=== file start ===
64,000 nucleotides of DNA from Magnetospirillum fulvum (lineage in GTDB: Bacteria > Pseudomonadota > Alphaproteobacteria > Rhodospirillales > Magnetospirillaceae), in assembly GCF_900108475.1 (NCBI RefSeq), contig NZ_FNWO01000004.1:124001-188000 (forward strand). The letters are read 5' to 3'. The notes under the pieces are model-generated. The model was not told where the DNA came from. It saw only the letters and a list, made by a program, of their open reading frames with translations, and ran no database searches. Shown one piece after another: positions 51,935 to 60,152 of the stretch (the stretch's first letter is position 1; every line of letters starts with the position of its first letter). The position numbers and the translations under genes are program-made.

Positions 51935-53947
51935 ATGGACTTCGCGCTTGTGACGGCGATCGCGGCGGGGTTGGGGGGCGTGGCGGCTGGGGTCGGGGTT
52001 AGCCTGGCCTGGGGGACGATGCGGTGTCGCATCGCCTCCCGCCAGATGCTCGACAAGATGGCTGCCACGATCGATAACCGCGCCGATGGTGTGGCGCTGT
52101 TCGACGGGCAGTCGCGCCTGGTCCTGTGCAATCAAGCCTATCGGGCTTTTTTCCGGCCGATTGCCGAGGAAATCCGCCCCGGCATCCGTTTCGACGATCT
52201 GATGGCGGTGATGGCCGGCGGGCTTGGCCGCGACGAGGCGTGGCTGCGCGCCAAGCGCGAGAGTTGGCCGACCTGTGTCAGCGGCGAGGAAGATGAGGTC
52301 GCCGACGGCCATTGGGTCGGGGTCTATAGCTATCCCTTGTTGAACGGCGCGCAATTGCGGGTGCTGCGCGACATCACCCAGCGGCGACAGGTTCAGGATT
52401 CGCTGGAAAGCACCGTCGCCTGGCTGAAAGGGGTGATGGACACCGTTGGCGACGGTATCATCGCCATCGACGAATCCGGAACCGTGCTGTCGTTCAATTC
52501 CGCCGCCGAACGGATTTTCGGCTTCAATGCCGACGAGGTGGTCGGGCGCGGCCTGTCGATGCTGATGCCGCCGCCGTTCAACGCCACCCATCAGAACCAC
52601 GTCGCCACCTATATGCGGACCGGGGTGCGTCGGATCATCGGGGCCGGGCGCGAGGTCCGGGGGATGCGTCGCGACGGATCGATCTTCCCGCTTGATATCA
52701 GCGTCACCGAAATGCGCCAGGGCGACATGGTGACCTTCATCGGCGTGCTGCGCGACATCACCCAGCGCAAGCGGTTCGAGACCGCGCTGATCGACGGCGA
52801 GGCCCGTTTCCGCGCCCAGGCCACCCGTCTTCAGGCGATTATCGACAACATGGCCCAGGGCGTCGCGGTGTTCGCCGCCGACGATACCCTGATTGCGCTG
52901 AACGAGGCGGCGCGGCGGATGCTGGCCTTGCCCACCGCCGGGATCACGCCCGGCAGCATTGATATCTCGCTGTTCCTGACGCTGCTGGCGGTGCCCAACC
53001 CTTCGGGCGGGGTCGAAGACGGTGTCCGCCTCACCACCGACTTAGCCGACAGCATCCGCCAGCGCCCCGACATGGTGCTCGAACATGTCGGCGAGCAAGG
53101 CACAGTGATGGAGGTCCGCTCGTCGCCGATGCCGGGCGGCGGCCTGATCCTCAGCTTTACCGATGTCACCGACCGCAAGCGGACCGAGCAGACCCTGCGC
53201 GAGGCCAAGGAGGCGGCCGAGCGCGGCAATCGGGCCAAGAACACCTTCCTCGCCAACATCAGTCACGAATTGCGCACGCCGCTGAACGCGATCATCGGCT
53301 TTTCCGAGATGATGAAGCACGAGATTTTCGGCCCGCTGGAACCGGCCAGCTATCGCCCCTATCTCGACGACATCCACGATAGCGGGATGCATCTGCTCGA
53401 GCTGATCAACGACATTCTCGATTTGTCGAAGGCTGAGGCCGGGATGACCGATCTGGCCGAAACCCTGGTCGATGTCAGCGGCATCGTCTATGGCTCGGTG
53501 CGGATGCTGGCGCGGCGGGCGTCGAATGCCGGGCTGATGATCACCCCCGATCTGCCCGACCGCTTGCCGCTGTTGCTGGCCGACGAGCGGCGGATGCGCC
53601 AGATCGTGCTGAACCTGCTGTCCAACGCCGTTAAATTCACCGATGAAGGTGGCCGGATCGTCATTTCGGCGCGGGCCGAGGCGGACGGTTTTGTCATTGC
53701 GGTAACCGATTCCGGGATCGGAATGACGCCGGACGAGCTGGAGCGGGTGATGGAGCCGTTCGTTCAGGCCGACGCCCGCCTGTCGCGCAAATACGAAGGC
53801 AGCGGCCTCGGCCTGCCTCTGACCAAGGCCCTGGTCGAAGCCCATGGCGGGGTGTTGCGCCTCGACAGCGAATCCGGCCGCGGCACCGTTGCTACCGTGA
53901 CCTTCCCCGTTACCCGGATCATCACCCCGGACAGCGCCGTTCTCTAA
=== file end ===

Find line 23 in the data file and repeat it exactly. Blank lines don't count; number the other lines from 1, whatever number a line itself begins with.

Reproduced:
53901 CCTTCCCCGTTACCCGGATCATCACCCCGGACAGCGCCGTTCTCTAA